Another critical factor manufacturers must understand to achieve quality blends and products is powder chemistry. “For different powder particles, it is critical to understand the chemical characteristics of the particles,” says Bickhardt. “You could be looking at how they form chemical bonds, if they are polar or non-polar, etc. It is essential to pay attention to the science to get the powders fundamentally prepared to be blended.”
According to Bickhardt, understanding the chemistry of raw powder ingredients to be mixed is crucial for any time-release technologies; enrobing, i.e., enabling a powder coating to accumulate as it contacts other particles in a controlled process; and hydrophilic or hydrophobic coatings.
To help mix and balance particles with dissimilar size, shape or density, Bickhardt recommends using a combination of macro and micro blending.
Determining whether powder particles may be affected by a static electrical charge is also essential and must be addressed in the blending units, according to Bickhardt.
“If you have powder particles that will be polarized by static electricity or any charge, then you literally have forces working inside the mixer that will compete against a good mix,” says Bickhardt. “In such cases, it is important to equip the unit with static electricity arresters.”
Powder mixing and drying, in particular, will be affected by the presence of moisture in raw ingredients, which must be monitored and controlled to optimize the purchase price, processing and end product.
“If moisture levels are too high in a raw ingredient, the manufacturer is overpaying for excess water that must be removed by extended drying,” says Bickhardt, who adds that manufacturers want to deal with excess external moisture in raw powder materials before it becomes inbound moisture. “Once water is trapped inside a powder particle, you need exponentially more vacuum and heat directed inward to remove inbound moisture than with surface moisture,” Bickhardt explains.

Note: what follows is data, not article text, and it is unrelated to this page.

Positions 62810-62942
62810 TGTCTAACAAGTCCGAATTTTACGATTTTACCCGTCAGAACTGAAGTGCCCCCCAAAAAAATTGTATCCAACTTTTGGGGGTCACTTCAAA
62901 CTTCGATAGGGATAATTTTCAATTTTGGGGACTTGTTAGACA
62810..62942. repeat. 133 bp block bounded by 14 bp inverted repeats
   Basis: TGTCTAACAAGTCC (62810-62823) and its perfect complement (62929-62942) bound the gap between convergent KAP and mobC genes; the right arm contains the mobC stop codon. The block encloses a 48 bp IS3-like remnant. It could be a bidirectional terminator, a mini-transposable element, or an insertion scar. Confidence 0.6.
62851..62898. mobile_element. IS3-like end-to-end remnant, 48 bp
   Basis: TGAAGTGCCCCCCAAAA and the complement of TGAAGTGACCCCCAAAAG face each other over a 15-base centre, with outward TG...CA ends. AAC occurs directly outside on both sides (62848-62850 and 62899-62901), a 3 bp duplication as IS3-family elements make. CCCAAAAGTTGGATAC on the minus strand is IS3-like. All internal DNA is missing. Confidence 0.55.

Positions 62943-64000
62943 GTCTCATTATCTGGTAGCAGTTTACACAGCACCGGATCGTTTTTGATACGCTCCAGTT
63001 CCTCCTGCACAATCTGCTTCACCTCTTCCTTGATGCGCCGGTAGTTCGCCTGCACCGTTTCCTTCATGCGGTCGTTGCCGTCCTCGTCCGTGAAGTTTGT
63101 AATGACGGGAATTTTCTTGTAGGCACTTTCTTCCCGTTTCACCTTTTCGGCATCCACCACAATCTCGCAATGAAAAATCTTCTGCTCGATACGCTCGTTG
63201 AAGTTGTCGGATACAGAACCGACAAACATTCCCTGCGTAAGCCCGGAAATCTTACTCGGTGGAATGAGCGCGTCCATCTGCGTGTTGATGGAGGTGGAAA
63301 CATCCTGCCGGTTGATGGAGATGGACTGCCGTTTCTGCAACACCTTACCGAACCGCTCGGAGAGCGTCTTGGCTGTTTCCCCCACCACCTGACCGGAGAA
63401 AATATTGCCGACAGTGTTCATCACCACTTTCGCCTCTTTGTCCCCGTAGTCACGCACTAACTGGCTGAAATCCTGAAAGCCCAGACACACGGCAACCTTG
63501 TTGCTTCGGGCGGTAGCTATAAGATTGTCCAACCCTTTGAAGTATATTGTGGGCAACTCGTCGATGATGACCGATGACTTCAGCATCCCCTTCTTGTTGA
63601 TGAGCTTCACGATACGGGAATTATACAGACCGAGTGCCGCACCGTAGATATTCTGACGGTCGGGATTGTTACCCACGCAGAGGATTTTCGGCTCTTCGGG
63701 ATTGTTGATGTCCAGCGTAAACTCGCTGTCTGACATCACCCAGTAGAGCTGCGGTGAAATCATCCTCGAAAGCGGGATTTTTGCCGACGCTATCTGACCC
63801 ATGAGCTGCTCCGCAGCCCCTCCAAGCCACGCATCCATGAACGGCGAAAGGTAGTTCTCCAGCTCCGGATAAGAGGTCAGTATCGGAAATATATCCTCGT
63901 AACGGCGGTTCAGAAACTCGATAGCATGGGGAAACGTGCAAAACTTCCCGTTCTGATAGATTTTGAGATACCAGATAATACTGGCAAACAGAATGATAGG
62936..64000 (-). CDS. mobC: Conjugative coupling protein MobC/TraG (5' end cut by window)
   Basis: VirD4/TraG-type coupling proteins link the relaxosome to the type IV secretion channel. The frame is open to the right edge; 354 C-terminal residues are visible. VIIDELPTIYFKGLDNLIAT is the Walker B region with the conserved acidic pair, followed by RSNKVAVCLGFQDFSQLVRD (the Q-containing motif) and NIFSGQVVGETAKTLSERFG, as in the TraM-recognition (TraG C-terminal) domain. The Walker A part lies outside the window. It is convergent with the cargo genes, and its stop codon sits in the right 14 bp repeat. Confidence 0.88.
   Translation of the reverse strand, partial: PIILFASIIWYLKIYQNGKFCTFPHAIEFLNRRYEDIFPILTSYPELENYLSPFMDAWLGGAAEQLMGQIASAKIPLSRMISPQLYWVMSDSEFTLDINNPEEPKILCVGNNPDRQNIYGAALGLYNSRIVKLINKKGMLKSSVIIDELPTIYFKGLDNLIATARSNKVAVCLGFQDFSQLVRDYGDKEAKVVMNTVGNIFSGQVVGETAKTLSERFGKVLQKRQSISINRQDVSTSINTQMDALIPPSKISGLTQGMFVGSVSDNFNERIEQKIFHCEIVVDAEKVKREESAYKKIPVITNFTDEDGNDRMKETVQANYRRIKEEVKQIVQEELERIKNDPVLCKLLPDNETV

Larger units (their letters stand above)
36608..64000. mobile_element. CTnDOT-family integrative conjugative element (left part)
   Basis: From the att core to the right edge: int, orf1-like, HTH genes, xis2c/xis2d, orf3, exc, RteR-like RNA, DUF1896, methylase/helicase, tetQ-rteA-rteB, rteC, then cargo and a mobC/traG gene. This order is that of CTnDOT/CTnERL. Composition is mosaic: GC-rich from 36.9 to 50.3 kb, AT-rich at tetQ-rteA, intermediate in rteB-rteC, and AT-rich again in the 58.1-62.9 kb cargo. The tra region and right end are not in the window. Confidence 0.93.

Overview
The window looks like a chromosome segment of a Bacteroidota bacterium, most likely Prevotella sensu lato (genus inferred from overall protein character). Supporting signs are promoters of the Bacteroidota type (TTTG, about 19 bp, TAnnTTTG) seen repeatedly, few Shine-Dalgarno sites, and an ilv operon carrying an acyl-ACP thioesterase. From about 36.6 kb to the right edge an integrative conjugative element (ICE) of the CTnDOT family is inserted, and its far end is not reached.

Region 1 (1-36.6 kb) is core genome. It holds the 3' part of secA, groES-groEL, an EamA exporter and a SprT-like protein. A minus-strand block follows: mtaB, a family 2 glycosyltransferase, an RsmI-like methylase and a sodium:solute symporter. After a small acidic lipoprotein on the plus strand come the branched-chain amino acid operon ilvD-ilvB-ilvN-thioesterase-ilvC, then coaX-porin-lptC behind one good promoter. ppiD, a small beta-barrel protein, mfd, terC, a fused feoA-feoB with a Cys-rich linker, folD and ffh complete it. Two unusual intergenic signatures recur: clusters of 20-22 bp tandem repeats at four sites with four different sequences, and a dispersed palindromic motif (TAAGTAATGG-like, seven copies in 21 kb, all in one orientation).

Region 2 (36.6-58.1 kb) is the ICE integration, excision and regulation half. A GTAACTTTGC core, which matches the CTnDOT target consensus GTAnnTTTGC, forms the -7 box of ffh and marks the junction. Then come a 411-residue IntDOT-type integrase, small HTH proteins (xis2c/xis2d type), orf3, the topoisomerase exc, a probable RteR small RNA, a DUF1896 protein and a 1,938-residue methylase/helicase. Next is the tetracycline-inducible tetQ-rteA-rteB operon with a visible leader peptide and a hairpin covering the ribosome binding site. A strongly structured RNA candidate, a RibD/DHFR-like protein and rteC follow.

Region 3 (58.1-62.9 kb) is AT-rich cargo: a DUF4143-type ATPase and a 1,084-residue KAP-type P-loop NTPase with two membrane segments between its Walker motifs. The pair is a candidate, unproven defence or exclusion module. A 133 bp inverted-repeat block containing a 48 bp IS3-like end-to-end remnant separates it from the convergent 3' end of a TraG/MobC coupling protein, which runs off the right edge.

On the other hand, if the moisture level is too low in a raw material powder input, it could negatively affect blending and end product performance, which can be critical particularly for regulated products like pharmaceuticals. “So, it is really important to measure both moisture content and loss on drying,” says Bickhardt.
Raw Material Input Consistency
Finally, in addition to the science of mixing, there is the question of the raw material input itself. As noted, raw materials can have variations in size, shape, density, etc. This can cause clumping and granulation that results in improper mixing and drying. Left unaddressed, this can lead to end product quality problems including diminished performance, aesthetics, durability and safety in industries such as cosmetics, pharmaceuticals and automotive paints.
“Controlling all stages of the supply chain and production is critical to achieve a quality end product reliably and consistently,” concludes Bickhardt. “But that starts with having the raw ingredient evaluated to see if it meets all necessary requirements and specifications." Again, this could mean involving expert consultation with powder specialists.
For more information, visit the GEMCO website.